Like Morrison, DaCosta is concerned with the materiality of spirit and of time. And like Beloved, Candyman is full of flesh-and-blood ghosts, bodies bearing the scars of history. In both novel and film, history isn’t a product of linear time, something we get further from (“as time goes on”), but something at once more geological (stratified and situated) and traumatic (something that possesses): the film’s protagonist is seen, at various points, picking and peeling back layers of his own decaying flesh, the necrosis spreading as he’s consumed by Candyman’s multiple untold pasts. DaCosta’s Candyman, again like Morrison’s Beloved, is concerned with the ways in which pasts unreckoned degrade the individual and collective spirit – spirit that is always matter, always flesh.2

The film’s running concern with art is sometimes read as a metacommentary on the filmmakers’ art, sometimes on the relationship between DaCosta and Jordan Peele (the film’s producer and the writer-director of Get Out and Us). Perhaps. But Candyman, set in large part in art galleries and studios, also deftly stages the tensions between art as (supposedly) personal expression, as political propaganda in the spirit of W.E.B. Dubois (who famously declared, “all Art is propaganda and ever must be, despite the wailing of the purists. […] I do not care a damn for any art that is not used for propaganda”), and art as another means by which Black labour, Black bodies, may be exploited. Candyman reminds us, as do thinkers like DuBois, Cornel West, bell hooks, Toni Morrison, James Baldwin, that ethics and aesthetics cannot be prised apart: the one always entails the other.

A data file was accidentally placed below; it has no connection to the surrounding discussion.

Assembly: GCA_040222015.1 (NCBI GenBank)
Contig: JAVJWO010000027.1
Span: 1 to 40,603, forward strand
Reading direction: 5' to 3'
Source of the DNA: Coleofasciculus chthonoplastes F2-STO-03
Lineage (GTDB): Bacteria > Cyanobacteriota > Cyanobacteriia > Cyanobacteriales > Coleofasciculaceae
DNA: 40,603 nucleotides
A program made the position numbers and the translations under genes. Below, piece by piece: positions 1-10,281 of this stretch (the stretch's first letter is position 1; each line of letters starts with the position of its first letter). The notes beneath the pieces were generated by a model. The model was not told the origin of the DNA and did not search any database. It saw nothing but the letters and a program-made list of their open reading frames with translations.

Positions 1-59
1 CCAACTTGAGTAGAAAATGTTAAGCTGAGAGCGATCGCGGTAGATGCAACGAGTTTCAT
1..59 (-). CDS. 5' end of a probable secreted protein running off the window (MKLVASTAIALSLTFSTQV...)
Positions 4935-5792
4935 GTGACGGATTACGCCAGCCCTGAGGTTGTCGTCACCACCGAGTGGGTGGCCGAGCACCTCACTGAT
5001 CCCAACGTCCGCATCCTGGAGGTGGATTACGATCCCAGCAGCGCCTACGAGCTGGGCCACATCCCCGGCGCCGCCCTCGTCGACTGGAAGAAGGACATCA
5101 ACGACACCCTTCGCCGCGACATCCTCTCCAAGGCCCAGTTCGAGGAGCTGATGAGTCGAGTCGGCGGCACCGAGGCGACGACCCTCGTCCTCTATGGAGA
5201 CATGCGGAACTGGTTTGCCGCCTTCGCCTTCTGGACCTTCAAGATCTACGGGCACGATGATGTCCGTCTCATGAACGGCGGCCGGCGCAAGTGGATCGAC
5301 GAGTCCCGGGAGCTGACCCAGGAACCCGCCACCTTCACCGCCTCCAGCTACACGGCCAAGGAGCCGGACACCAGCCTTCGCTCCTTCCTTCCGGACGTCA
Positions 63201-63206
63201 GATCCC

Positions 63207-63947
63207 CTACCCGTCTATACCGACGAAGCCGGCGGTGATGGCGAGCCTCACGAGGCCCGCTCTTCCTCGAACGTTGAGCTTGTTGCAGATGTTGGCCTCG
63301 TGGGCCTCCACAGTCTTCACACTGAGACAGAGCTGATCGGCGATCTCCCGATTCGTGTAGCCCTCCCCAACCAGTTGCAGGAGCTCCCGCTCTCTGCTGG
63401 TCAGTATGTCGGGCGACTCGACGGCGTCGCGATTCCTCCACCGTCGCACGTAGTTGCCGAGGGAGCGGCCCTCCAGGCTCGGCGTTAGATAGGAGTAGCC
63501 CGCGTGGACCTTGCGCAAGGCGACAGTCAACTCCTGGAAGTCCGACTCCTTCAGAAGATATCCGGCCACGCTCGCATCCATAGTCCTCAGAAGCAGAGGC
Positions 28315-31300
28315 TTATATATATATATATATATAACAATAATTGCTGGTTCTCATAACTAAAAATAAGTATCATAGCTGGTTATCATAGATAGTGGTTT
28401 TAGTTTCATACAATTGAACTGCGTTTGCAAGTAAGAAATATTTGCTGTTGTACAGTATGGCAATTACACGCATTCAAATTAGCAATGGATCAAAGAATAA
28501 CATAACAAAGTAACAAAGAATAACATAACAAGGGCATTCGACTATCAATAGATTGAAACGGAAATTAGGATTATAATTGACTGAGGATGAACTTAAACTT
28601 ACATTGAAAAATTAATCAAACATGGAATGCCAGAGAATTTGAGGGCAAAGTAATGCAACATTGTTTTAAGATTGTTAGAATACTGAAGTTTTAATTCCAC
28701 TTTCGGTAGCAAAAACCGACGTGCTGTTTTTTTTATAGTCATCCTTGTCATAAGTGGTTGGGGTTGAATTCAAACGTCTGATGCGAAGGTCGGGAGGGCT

According to legend, the Candyman is conjured by looking into a mirror and saying his name five times. In DaCosta’s mise-en-scène, all is mirrors, windows, glass towerblocks, picture frames; this is a story concerned with mediation, framing, telling; with looking and seeing. Candyman would be much diminished were its point audiences working out “the real meaning” of some thin political metaphor. (And anyhow, that’s not how metaphors work: they aren’t “real meanings” in disguise or hiding in bushes.) We’re not being offered metaphor here, but a horrific hyperliterality. Candyman tells you exactly what it’s about in scene one, and demands that you watch. Tells you exactly what it’s about, and dares you to look away.



1 See, for example, reviews by Campbell, Robey, Hans. Henderson, Bradshaw, and Kermode (a horror aficionado) are more positive. Empire do regularly remind readers and listeners (of their podcast) that three stars is a recommendation.

2 Here is Morrison on history, speaking through Sethe, the protagonist of Beloved (35-36): “I was talking about time. […] Some things go. Pass on. Some things just stay. I used to think it was my rememory. […] But it’s not. Places, places are still there. If a house burns down, it’s gone, but the place – the picture of it – stays, and not just in my rememory, but out there, in the world. […] [I]f you go there – you who never was there – if you go there and stand in the place where it was, it will happen again; it will be there for you, waiting for you.”



DaCosta, N. (dir.) (2021) Candyman

DuBois, W.E.B. [1926] ‘Criteria of Negro Art,’ in David Levering Lewis (ed.), The Portable Harlem Renaissance Reader. London: Penguin, 1995. 100-105.

Morrison, T. [1987] Beloved. London: Vintage, 1997.


*With thanks to Tim Jarvis for editorial help and comments on an early draft.


(Featured image: Austin Neil)

About the Author

Oli Belas

Oli Belas is Senior Lecturer at the University of Bedfordshire, where he teaches Education and English Literature. He is a member of the PESGB’s Committee on Race and Ethnicity.